As it stands, the Samsung NX Mini provides a much better alternative to any smartphone camera.
IMAGING: 20.5MP effective, 1-inch (13.2×8.8mm) BSI CMOS sensor captures images at 5472×3648 pixels with 12 bits/color in RAW mode
STORAGE: SD, SDHC, SDXC slot stores JPEG, SRW RAW, RAW + JPEG files
BURST RATE: Full-sized JPEGs (Fine mode), up to 11 shots at 6 fps; RAW (12-bit), up to 4 shots at 6 fps
AF SYSTEM: TTL contrast detection with 21 focus areas; single-shot and continuous AF with face detection and subject tracking
SHUTTER SPEEDS: Electronic shutter with 1/16000 to 30 sec, plus B (1/3-EV increments)
METERING: TTL metering with 221-zone Multi (evaluative), center-weighted, spot (size of spot not specified); EV 0–18 (ISO 160)
ISO RANGE: Standard: ISO 160–12,800, Expanded: ISO 100-25,600 (in 1/3-EV increments)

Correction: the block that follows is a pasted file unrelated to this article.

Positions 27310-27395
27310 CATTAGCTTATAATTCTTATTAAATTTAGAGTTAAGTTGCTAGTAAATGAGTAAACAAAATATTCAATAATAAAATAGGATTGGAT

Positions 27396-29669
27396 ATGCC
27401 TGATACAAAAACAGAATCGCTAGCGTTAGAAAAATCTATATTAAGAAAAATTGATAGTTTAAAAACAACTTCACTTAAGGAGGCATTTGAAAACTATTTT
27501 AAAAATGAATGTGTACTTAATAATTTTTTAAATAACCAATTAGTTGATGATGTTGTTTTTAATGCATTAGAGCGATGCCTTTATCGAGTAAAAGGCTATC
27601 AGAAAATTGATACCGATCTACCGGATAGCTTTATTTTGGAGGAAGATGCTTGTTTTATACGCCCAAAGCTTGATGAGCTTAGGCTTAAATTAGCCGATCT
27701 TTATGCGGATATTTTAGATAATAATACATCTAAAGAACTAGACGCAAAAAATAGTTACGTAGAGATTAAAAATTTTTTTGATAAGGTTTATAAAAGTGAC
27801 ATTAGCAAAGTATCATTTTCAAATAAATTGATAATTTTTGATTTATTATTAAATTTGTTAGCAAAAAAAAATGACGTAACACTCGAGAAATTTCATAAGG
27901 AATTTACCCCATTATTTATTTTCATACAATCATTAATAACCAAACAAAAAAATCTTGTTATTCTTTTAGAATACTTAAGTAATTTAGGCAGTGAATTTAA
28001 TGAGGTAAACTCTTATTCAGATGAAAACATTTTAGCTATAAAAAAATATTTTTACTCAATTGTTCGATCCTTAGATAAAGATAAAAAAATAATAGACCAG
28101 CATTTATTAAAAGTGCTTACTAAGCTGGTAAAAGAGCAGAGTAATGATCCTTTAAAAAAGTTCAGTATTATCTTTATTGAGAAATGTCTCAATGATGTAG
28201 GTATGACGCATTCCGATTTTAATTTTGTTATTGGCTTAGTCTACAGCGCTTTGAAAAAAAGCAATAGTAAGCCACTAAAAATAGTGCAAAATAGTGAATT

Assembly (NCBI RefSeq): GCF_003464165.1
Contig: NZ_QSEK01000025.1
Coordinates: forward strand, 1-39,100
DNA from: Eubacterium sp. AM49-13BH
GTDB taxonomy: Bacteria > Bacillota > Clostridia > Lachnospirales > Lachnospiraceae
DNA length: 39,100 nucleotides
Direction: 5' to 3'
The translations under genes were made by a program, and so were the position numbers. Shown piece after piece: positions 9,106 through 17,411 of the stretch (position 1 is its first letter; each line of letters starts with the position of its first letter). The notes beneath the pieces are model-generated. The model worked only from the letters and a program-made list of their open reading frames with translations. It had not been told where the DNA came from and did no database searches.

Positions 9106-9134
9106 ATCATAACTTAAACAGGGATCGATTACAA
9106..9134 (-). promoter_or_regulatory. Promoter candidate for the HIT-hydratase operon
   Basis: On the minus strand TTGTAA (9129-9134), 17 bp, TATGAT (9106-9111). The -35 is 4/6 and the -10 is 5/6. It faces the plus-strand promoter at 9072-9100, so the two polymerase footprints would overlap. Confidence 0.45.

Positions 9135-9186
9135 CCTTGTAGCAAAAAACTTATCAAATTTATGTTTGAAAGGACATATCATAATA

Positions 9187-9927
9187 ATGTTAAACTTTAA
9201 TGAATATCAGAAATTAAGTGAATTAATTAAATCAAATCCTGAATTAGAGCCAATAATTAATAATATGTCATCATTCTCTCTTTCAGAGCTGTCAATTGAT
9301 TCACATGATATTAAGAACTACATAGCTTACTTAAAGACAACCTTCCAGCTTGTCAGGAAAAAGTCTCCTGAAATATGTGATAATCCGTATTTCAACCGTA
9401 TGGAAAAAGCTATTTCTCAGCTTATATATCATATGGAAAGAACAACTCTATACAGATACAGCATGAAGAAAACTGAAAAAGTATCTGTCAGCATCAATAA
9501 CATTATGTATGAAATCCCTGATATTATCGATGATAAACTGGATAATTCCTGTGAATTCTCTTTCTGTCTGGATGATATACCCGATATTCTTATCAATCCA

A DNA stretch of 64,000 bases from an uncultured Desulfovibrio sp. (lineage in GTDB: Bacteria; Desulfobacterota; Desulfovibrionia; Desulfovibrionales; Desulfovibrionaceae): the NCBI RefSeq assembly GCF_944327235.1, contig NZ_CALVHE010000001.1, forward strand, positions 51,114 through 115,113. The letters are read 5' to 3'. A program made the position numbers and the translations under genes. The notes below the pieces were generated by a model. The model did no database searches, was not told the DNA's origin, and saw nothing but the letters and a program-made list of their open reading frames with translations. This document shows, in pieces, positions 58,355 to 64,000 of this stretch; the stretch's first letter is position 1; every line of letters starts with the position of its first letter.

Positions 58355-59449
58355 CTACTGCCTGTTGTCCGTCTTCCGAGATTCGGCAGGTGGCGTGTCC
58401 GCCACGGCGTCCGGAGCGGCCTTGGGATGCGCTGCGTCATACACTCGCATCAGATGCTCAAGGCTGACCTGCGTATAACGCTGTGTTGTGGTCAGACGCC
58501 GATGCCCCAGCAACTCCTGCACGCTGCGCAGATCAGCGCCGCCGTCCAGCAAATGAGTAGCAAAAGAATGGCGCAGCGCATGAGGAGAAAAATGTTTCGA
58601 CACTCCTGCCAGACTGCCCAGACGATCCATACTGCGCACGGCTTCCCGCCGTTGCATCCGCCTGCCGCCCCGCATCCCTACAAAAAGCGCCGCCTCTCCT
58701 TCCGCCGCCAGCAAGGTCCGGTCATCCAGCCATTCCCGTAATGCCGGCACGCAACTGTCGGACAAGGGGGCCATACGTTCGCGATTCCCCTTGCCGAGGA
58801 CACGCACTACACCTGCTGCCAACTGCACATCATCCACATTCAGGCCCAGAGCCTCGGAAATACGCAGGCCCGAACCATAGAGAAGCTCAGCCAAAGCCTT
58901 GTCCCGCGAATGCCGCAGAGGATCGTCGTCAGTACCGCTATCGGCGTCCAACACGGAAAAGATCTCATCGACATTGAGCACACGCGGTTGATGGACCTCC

VIDEO: Records at up to 1920x1080p 30 fps in H.264 format; built-in monaural microphone; no mic input. Maximum clip length 29 min. 59 sec.
FLASH: Built-in flash covers 24mm (equiv.) field of view, GN 13.3 (feet, ISO 100); flash sync to 1/180 sec
MONITOR: Flip-up 3.0-inch TFT LCD touchscreen with 460,800-dot resolution; 5-step brightness adjustment; 7-step Amber/Blue/Green/Magenta color adjustment
OUTPUT: USB 2.0, micro HDMI video, WiFi 802.11b/g/n
BATTERY: Rechargeable B740AU Li-ion, CIPA rating 650 shots
SIZE/WEIGHT: 4.4×2.4×0.9 in., 0.5 lb with a card and battery
STREET PRICE: $400, with NX-M 9mm f/3.5 ED II lens; $500, with NX-M 9–27mm f/3.5–5.6 ED OIS lens and SEF-7A flash